The Columbia Law School Sexuality and Gender Law Clinic just released a report showing that the transition to open service for gay and lesbian troops has been a successful one in countries the U.S. counts among its closest allies.
The report (“Open Service and Our Allies”), submitted to Congress today, extensively documents the experiences of militaries in Australia, Canada, Israel and the United Kingdom. And the findings confirm what supporters of DADT repeal have long understood: Lifting the ban on open service has no adverse effect on military readiness or unit cohesion. In fact, the report found that ending discrimination against gay and lesbian service members makes the armed forces stronger:
“Open Service and Our Allies debunks many myths about the difficulty of transitioning to open service. The report reinforces that ending the military’s exclusion of openly gay service members is not only possible but also beneficial to national security,” said Suzanne B. Goldberg, Professor and Director of the Sexuality and Gender Law Clinic.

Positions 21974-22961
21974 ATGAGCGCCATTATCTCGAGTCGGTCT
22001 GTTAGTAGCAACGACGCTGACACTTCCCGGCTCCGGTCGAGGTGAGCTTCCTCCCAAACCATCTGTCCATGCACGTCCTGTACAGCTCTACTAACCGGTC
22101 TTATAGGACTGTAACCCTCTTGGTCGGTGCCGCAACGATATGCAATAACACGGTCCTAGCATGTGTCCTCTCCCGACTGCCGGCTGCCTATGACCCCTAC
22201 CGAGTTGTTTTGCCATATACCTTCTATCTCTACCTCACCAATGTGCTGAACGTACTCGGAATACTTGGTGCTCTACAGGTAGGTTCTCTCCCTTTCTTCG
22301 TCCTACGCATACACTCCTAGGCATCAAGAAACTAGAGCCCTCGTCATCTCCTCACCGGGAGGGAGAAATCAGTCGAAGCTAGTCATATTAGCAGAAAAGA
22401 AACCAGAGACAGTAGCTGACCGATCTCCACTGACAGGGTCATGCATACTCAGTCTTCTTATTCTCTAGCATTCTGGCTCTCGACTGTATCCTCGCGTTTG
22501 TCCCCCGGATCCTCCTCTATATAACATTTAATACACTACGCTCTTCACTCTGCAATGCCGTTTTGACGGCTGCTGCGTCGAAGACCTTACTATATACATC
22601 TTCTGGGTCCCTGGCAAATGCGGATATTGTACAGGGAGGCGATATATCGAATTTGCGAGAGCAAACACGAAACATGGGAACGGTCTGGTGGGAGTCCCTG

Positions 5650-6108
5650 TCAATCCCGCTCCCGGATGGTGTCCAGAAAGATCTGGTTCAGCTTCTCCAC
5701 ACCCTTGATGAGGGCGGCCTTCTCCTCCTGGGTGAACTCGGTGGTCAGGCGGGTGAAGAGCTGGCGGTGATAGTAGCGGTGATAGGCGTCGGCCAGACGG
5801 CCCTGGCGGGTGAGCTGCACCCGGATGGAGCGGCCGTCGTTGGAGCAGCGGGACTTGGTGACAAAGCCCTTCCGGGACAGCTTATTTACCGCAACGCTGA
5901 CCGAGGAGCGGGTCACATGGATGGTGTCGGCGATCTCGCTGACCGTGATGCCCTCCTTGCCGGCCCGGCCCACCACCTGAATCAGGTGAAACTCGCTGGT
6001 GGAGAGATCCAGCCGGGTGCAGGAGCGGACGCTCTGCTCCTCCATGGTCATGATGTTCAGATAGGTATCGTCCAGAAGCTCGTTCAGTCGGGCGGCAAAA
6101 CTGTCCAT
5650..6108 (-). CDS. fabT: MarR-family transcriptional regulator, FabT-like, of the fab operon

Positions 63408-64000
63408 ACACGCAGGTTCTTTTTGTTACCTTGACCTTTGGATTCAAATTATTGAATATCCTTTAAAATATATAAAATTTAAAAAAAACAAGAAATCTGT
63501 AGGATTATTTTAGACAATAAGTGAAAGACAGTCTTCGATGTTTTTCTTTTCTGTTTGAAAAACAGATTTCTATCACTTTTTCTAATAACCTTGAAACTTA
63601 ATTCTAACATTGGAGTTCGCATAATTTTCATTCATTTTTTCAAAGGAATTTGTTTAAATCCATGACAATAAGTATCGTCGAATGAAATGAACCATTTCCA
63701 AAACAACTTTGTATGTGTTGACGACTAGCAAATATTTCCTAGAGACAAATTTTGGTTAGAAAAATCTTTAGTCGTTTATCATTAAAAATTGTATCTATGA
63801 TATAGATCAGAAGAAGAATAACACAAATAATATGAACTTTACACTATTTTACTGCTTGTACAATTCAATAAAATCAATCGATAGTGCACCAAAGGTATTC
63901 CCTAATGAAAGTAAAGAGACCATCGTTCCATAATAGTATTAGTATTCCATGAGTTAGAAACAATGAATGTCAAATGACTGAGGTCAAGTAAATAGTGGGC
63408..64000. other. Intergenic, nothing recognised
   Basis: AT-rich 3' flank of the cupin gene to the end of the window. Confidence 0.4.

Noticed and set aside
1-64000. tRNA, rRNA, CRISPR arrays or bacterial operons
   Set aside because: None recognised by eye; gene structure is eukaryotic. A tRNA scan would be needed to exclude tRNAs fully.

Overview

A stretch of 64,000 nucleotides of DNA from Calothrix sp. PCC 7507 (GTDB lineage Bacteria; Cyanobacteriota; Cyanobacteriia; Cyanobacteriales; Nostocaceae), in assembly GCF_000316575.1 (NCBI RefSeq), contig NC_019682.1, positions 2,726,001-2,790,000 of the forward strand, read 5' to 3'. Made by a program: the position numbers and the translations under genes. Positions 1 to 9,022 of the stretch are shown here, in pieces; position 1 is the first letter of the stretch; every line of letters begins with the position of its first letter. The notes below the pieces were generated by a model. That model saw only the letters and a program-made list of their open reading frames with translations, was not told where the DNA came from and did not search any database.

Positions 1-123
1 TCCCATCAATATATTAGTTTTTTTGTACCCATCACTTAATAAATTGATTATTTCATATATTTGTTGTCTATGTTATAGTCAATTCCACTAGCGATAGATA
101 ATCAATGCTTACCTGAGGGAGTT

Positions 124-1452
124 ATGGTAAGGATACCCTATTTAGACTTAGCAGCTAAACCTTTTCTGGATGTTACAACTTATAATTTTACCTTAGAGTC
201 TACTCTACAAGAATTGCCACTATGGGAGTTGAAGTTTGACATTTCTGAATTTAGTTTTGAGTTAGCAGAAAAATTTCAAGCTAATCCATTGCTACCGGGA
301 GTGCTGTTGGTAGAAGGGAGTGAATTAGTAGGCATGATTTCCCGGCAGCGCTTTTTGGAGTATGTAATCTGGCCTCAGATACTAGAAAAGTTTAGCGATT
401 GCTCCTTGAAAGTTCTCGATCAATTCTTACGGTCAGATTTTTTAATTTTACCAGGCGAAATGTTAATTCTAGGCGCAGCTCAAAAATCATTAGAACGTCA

Based on its observations of what has worked in other militaries, the report also provides four key recommendations on how the U.S. armed forces can implement a smooth transition for full integration of gay and lesbian service members:
Educational and training programs that include sexual orientation;
Strong anti-discrimination policies that provide a clear procedure for handling grievances;
Sexual harassment policies that apply equally to all service members and focus on the inappropriate act rather than the identity of the offender; and
Military support of gay pride activities and gay and lesbian affinity groups within the military.
“Open Service and Our Allies” demonstrates that the move to open service is not only doable but will make our military even more effective on and off the battlefield.
Now let’s get repeal done in 2010.
05-13-10 By Paul DeMiglio, Senior Communications Manager |